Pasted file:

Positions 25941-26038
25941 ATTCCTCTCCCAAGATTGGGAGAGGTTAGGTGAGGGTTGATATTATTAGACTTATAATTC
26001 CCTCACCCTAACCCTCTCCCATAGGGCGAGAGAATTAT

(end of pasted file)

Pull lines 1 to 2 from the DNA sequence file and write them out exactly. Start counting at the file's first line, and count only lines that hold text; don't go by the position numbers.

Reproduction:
Positions 25941-26038
25941 ATTCCTCTCCCAAGATTGGGAGAGGTTAGGTGAGGGTTGATATTATTAGACTTATAATTC